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Focus problem

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Hi, I have a 55 plate Focus zetec 1.6 71,000 miles. Whilst driving yesterday there was a loss of power & " acceleration reduced " appeared in the message centre. I pulled over, switched engine off then restarted & got home fine. Same thing happened today, car was fine for about 3 miles then " engine system fault " followed by " acceleration reduced " but got home ok. I've scanned for fault codes & U0001 appeared which is " high speed CAN communication bus ". I've been busy googling possible causes today & it seems that a faulty instrument cluster could be a possible cause. Can anyone please advise as to whether this is the likely cause & how would I go about fixing it. I've read that Ford charge £500+ to fix the problem, can't afford that sort of cash especially as I forked out £360 for a new clutch less than 2 weeks ago. Incidentally this problem arose just after I'd put some redex petrol cleaner in my car when filling up so don't know whether that may have been a factor.

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I had a problem with my IC (Instrument Cluster) a couple of months ago. System light on, various combinations of other lights on, and immobiliser active so car would not start. It was just one bad solder joint on the IC, and other people have had exactly the same fault, though symptoms vary a lot. My car is a 56 plate TDCI. The fault was one of the CAN bus pins where the connector was soldered to the pcb.

The real diagnostic check is to measure the resistance between the two CAN bus wires with the ignition off (wait at least 30sec after turning off). Pins 6 and 14 on the main diagnostic connector (where the scanner goes) are this CAN bus. Google should show diagrams of this connector with the pin numbering.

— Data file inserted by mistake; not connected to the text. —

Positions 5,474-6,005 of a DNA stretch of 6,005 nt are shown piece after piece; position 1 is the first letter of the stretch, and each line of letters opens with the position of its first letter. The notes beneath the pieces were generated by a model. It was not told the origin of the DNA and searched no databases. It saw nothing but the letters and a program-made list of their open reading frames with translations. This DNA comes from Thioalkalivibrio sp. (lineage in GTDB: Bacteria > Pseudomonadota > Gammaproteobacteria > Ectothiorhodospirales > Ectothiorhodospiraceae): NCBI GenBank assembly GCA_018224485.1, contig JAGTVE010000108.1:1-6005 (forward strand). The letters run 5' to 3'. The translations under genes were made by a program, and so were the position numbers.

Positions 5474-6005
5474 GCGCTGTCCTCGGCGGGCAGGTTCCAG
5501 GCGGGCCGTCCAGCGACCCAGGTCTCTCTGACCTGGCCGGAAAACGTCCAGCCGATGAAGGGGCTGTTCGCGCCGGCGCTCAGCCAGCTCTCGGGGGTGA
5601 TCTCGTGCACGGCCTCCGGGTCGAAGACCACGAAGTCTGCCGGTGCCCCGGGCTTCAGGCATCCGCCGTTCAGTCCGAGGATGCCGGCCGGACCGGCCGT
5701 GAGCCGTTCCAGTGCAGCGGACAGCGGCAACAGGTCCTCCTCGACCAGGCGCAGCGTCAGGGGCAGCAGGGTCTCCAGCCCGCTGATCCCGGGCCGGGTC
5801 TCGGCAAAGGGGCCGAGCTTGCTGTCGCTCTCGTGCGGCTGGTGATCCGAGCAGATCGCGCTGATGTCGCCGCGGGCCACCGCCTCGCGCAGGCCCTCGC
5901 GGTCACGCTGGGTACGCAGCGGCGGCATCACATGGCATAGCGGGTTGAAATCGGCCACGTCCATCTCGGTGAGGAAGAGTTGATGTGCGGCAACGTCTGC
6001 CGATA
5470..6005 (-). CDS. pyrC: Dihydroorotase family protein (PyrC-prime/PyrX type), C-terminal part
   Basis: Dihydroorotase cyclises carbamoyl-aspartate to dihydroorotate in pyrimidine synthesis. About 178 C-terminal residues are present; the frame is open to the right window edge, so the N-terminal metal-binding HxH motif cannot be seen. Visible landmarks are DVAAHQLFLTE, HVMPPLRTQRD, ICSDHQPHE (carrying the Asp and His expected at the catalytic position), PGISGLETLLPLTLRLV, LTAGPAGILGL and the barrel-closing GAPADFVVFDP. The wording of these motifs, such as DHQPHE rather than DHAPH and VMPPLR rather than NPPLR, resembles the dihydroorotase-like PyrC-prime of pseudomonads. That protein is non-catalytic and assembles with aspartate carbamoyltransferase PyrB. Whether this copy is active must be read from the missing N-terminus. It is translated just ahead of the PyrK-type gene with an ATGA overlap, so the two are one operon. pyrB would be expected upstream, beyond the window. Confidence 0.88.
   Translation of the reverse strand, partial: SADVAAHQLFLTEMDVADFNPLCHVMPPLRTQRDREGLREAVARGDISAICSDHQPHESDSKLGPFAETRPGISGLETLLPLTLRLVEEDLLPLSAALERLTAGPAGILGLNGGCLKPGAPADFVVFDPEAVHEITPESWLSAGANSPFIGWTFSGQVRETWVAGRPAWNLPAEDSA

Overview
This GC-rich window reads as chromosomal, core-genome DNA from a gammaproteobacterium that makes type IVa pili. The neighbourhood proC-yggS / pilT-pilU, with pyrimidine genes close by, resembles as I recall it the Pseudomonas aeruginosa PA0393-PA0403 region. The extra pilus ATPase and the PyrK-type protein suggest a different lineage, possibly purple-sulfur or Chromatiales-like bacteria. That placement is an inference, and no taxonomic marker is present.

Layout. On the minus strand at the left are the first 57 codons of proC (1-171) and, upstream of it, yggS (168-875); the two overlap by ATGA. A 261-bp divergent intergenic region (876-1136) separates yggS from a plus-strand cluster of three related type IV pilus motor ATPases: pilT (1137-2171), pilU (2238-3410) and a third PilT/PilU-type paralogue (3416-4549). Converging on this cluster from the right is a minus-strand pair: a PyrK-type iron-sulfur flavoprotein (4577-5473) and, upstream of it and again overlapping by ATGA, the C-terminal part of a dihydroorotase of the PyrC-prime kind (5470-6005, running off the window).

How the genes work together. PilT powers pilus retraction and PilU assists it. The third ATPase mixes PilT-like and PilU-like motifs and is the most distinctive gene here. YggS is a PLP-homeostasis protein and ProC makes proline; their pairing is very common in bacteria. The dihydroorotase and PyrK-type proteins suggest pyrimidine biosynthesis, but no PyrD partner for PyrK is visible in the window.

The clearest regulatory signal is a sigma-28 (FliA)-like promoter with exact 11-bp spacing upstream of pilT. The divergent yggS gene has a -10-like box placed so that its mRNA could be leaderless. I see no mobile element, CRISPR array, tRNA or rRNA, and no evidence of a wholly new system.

It should be 60 ohms pretty close. There is one 120 ohm terminating resistor in the main ECU module, and one in the IC, these are the two ends of the main high speed CAN bus. If both are in circuit you will get 60 ohms. A break in the line will read 120 ohms, and a bad joint in the line will give variable readings between 60 and 120 ohms. Tapping the fascia around the IC may cause the readings to vary. There are a couple of plugs in the CAN bus, one in the main (engine bay) fuse box, and one at the bottom of the front passenger door, behind the trim. Unplugging either of these will disconnect the ECU from the IC and diagnostic connector, so the CAN bus resistance should go to 120 ohms solid if the IC is ok, or may go very high if the IC is faulty.

I have made a PDF of how I found & fixed this nasty problem.

Hope this is of some help. Keep away from main dealer garages if at all possible!!!




Edited by Tdci-Peter
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Thanks very much for your reply Peter. I took the car to a local garage last Saturday & they hooked the diagnostic machine up to the car & it came back as an instrument cluster problem. The car has been driving fine since then until today when it wouldn't start when I was leaving work. Luckily it eventually started but I'm not taking any more chances, I'm dropping it off at the garage tomorrow & they're taking the cluster out for me so I can send it off for repair.

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